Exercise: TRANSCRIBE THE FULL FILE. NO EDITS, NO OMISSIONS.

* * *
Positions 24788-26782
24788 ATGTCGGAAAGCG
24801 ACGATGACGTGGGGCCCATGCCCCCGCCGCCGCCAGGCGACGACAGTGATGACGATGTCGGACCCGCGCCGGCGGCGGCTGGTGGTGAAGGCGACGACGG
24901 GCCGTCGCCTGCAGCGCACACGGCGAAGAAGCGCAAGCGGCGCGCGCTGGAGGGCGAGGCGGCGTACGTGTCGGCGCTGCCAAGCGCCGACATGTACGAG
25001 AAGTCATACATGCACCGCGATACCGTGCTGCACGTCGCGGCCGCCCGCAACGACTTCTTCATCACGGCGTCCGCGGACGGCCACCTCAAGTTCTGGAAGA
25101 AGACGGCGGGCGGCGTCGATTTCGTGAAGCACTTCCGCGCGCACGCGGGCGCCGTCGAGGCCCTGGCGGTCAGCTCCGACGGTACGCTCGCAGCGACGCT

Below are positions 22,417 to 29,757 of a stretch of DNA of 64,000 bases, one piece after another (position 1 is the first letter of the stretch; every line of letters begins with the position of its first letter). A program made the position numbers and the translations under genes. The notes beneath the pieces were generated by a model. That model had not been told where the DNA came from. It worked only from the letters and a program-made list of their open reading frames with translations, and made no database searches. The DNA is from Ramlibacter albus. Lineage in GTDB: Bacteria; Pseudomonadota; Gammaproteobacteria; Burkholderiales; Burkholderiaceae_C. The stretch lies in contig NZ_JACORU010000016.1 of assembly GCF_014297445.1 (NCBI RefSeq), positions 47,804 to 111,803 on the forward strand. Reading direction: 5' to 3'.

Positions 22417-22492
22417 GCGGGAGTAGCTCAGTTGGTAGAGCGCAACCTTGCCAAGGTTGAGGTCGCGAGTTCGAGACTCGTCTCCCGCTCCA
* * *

Positions 24788-26782
24788 ATGTCGGAAAGCG
24801 ACGATGACGTGGGGCCCATGCCCCCGCCGCCGCCAGGCGACGACAGTGATGACGATGTCGGACCCGCGCCGGCGGCGGCTGGTGGTGAAGGCGACGACGG
24901 GCCGTCGCCTGCAGCGCACACGGCGAAGAAGCGCAAGCGGCGCGCGCTGGAGGGCGAGGCGGCGTACGTGTCGGCGCTGCCAAGCGCCGACATGTACGAG
25001 AAGTCATACATGCACCGCGATACCGTGCTGCACGTCGCGGCCGCCCGCAACGACTTCTTCATCACGGCGTCCGCGGACGGCCACCTCAAGTTCTGGAAGA
25101 AGACGGCGGGCGGCGTCGATTTCGTGAAGCACTTCCGCGCGCACGCGGGCGCCGTCGAGGCCCTGGCGGTCAGCTCCGACGGTACGCTCGCAGCGACGCT

Below are positions 22,417 to 29,757 of a stretch of DNA of 64,000 bases, one piece after another (position 1 is the first letter of the stretch; every line of letters begins with the position of its first letter). A program made the position numbers and the translations under genes. The notes beneath the pieces were generated by a model. That model had not been told where the DNA came from. It worked only from the letters and a program-made list of their open reading frames with translations, and made no database searches. The DNA is from Ramlibacter albus. Lineage in GTDB: Bacteria; Pseudomonadota; Gammaproteobacteria; Burkholderiales; Burkholderiaceae_C. The stretch lies in contig NZ_JACORU010000016.1 of assembly GCF_014297445.1 (NCBI RefSeq), positions 47,804 to 111,803 on the forward strand. Reading direction: 5' to 3'.

Positions 22417-22492
22417 GCGGGAGTAGCTCAGTTGGTAGAGCGCAACCTTGCCAAGGTTGAGGTCGCGAGTTCGAGACTCGTCTCCCGCTCCA